Set is next and the most danceable song on offer. Complete with grooving beats, an infectious synth line and chorus, polyrhythms, lyrics about Egyptian gods battling each other, and an unexpected 90s-style rap verse from Ambrose, this is bound to be an instant favourite for many, myself included. Whilst every other song here in my opinion is better than their first disc counterparts, I actually prefer this song shortened as it’s nicely well-rounded. In addition to more of that same great synth line and groove, the extended cut also treats us to some vocoded vocals repeating the words “converging”, referencing PetroDragonic Apocalypse once again.
Chang’e is ethereal with bright trance-inspired synths and falsetto vocals which fits well with the namesake who was a moon goddess from Chinese mythology. The shorter version ended just when it started to get interesting, and naturally, the extended cut rectifies that by expanding upon the interesting ideas. Witchcraft motifs show up here for example, most notably in the middle where a recognizable musical section gets played. The entire bridge from that song also makes an appearance in a slightly less sinister way. While this is a good song, it doesn’t pull me in the same way everything else here does.
Gilgamesh is comfortably the strangest song on the album. We get this mixture of rap, throat singing, acid house and electroclash that on paper should not work as well as it does. This track is about the mythological Sumerian legend and his adventures which is about as Gizz as you can get lyrically. The original song whilst having a slightly wonky structure did give us a good idea of what to expect from the extended cut. A minute-long trippy intro, thumping beats, the return of the “GILA GILA” chant, exotic percussion, a massive vocal part that leads right into the next track. Expertly crafted, this is destined to become a staple in future live sets.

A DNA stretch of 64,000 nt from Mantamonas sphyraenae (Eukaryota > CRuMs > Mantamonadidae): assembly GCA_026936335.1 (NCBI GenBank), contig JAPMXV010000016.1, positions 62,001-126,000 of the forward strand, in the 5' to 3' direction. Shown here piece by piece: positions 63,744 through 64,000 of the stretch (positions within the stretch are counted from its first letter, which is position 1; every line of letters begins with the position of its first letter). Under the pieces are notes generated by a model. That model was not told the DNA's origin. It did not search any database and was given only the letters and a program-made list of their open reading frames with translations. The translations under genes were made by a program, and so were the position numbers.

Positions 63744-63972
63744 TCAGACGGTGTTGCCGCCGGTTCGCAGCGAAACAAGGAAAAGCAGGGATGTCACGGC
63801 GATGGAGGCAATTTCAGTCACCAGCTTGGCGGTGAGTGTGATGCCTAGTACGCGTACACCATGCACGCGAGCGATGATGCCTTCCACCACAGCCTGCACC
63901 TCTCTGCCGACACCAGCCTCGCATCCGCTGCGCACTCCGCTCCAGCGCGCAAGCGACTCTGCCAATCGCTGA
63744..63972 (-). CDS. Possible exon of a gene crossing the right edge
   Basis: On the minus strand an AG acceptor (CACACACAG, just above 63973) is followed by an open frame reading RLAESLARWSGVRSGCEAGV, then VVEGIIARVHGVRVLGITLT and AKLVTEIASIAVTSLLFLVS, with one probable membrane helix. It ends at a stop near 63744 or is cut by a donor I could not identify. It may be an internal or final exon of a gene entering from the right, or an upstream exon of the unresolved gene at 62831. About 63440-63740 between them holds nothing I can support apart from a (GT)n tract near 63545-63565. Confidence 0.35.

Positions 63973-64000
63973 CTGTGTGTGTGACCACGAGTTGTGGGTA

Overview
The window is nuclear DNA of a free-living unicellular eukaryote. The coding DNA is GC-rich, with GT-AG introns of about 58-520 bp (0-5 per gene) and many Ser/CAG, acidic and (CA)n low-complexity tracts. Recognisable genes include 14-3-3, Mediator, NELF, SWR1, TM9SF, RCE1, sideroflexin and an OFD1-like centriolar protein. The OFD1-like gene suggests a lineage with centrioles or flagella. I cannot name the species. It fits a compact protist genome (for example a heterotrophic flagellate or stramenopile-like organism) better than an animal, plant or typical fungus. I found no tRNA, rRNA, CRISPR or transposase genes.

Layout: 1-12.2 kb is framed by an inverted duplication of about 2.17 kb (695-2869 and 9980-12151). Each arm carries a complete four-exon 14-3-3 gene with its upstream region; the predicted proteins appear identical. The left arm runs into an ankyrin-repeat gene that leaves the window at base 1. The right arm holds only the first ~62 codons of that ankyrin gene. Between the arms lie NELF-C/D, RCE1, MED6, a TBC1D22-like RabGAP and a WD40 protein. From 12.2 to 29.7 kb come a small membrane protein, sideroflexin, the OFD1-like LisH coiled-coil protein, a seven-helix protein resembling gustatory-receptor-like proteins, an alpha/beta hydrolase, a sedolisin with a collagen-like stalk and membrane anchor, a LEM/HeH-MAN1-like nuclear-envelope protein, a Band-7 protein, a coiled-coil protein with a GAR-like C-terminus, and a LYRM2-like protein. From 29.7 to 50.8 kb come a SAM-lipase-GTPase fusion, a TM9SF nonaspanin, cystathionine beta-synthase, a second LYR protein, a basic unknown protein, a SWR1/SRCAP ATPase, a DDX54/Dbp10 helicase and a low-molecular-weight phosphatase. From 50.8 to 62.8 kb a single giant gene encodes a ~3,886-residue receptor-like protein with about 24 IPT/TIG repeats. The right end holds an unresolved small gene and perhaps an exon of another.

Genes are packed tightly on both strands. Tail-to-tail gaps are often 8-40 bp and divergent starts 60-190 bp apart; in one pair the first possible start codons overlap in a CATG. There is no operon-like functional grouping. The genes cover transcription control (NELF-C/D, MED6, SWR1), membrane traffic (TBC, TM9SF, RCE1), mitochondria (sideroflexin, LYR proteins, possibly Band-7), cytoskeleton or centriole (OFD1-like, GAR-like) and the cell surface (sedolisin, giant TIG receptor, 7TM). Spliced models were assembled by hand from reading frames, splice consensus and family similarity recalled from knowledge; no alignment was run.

Swan Song is by far the best song here in my opinion. Grabbing the listener instantly with its gnarly synths and beats straight out of a 90s rave, this is the darkest song both sonically and lyrically tackling themes of death and eternal damnation. Gruff vocals, haunting melodies, an Ambrose verse that is sure to make you fist bump, and doomy piano accents come together in the original to make for one kick-ass techno tune. The extended cut goes even further by incorporating the “Eye dilates” verse from Dragon (on PetroDragonic Apocalypse), now drenched in tons of vocoder and bass sequencing. This verse is all a build-up for the drop which is one of the heaviest moments in all of Gizz’s entire catalog. From there, the song goes on a musical journey similar to that of psytrance band Sphongle ending on a hellish verse from Ambrose once more.
Finally, Extinction – which for me is the biggest transformation between the two discs. What was once a four-minute song consisting of nothing but buildup with no payoff is now a sprawling 12-minute epic that establishes a main theme with variations on it, with references to Crumbling Castle (on Polygondwanaland). Lyrically, this encapsulates both this album’s themes and the last album’s themes with talks of the apocalypse, rebirth, mythology and societal collapse. The extended cut also has room for a callback to Flamethrower and a lengthy coda that gradually builds in a similar way to that song’s equally lengthy coda. All around, a satisfying way to end the album that will leave any followers of the Gizzverse lore theorizing for months to come.
While it has its flaws and overall isn’t one of my favourites from Gizz, The Silver Cord is still another successful entry in their ever-growing catalogue. It shows the band’s restlessness and willingness to experiment with any genre thrown at them. It won’t be long until we get a new album from the boys down under but for now, let us cherish this nearly 2-hour beast for what it is: a riveting, expansive, rewarding and occasionally clunky exploration of electronic music done in a way only King Gizzard knows how.